 Each of these ways in which culture may influence Each of these ways in which culture may influence

the regulation of emotion has potential implications

the regulation of emotion has potential implications

for the expression of dysphoric affect in clinical

for the expression of dysphoric affect in clinical

settings.

(25)
(26)

Cultural Differences - 1

Cultural Differences - 1

People from collectivist cultures

People from collectivist cultures, such as , such as China, think of themselves as

China, think of themselves as deeply deeply connected to other people in their lives

connected to other people in their lives, , while

while Americans adhere to a strong sense of Americans adhere to a strong sense of individuality

(27)

Cultural Differences - 2

Cultural Differences - 2

Asian Americans and Pacific Islanders Asian Americans and Pacific Islanders

(APIs) generally place less emphasis than

(APIs) generally place less emphasis than

Western cultures place on individualism but

Western cultures place on individualism but

more on a collective corporate identify, such

more on a collective corporate identify, such

as family reputation.

as family reputation.

In API cultures, the In API cultures, the family often is family often is

considered to be more important than the

considered to be more important than the

individual

(28)
(29)

Perceptions of Mental Illness

Perceptions of Mental Illness

 Stigmatization of people with mental illness Stigmatization of people with mental illness

has persisted throughout history and is

has persisted throughout history and is

especially pronounced in Asian

especially pronounced in Asian

communities.

communities.

Family members often try to conceal any Family members often try to conceal any history of mental illness

history of mental illness within the family to within the family to avoid any negative impact on the family and

avoid any negative impact on the family and

potential of the young person to become

potential of the young person to become

married to a suitable mate.

(30)

Perceptions of MI (con’t)

Perceptions of MI (con’t)

In seeking help for mental health needs, In seeking help for mental health needs, APIs

APIs rely first on themselvesrely first on themselves to deal with to deal with any distress, and

any distress, and only secondarily consider only secondarily consider seeking help from friends or family

seeking help from friends or family

members

members..

When these efforts do not work, When these efforts do not work, community community figures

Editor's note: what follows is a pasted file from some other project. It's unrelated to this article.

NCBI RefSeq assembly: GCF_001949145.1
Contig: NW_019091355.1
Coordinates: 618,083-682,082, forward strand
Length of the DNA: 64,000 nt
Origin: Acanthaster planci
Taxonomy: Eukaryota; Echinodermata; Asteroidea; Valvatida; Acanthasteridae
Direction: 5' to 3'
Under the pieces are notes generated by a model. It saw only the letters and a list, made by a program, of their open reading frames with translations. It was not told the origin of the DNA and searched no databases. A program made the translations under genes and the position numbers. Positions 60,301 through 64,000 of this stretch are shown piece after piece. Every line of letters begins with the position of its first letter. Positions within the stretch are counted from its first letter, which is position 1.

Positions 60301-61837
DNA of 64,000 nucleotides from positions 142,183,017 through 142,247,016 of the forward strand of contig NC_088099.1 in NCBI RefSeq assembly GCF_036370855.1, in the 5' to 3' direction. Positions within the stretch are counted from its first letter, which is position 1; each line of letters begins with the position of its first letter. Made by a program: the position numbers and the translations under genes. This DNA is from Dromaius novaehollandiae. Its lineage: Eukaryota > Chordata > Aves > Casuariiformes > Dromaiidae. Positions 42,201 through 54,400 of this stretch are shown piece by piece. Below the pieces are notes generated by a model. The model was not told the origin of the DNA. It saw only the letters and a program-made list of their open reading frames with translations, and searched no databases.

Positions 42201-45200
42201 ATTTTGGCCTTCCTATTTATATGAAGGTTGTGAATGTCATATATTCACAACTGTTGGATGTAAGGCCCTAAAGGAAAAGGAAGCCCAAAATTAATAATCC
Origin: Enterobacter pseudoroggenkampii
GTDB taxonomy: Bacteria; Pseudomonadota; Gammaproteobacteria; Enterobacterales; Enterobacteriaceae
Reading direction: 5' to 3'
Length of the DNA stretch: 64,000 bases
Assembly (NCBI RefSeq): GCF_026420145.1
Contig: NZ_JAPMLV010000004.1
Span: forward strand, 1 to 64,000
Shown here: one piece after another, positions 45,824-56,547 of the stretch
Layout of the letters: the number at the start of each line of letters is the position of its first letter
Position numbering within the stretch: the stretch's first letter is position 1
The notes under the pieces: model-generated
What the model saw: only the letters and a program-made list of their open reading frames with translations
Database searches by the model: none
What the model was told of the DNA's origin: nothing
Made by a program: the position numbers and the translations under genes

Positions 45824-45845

figures such as elders or spiritual healers such as elders or spiritual healers are sometimes consulted.

(31)

Perceptions of MI (con’t)

Perceptions of MI (con’t)

 They They rarely go to mental health rarely go to mental health professionals

professionals for help until they exhaust all for help until they exhaust all other possible resources, often waiting until

other possible resources, often waiting until

their conditions become severe and painful.

their conditions become severe and painful.

Studies have found that Studies have found that primary care is the primary care is the major setting

major setting where APIs seek services for where APIs seek services for psychological distress and disorders.

(32)
(33)

Perceptions of MI (con’t)

Perceptions of MI (con’t)

 Many cultures view nonconfrontation and Many cultures view nonconfrontation and

social harmony as paramount and

social harmony as paramount and

consequently

consequently value the suppression or value the suppression or containment of both interpersonal and

containment of both interpersonal and

internal conflict

internal conflict..

As a result, individuals in these cultures are As a result, individuals in these cultures are less likely to open up to health care

less likely to open up to health care

providers

providers and to provide details of their and to provide details of their

emotional state and social problems.

(34)

Perceptions of MI (con’t)

Perceptions of MI (con’t)

Instead, Instead, emotional difficultiesemotional difficulties, including , including depression and anxiety, are often

depression and anxiety, are often

understood as sociomoral problems

understood as sociomoral problems more more appropriate to bring to a family member,

appropriate to bring to a family member,

elder, spiritual or community leader, or

elder, spiritual or community leader, or

someone else who is familiar with the

someone else who is familiar with the

complex web of social ties, past and

complex web of social ties, past and

present, that define a relational self.

(35)
(36)

Expressions of Mental Illness

Expressions of Mental Illness

 APIs tend to seek professional help through APIs tend to seek professional help through

primary care providers and present their

primary care providers and present their

emotional distress through

emotional distress through somatic signs somatic signs and symptoms instead of mental/emotional

and symptoms instead of mental/emotional

problems

problems..

Significantly, they tend to Significantly, they tend to focus only on focus only on somatic suffering when seeking mental

somatic suffering when seeking mental

health care

health care. Somatization among APIs has . Somatization among APIs has

been well documented.

(37)

Expressions of MI (con’t)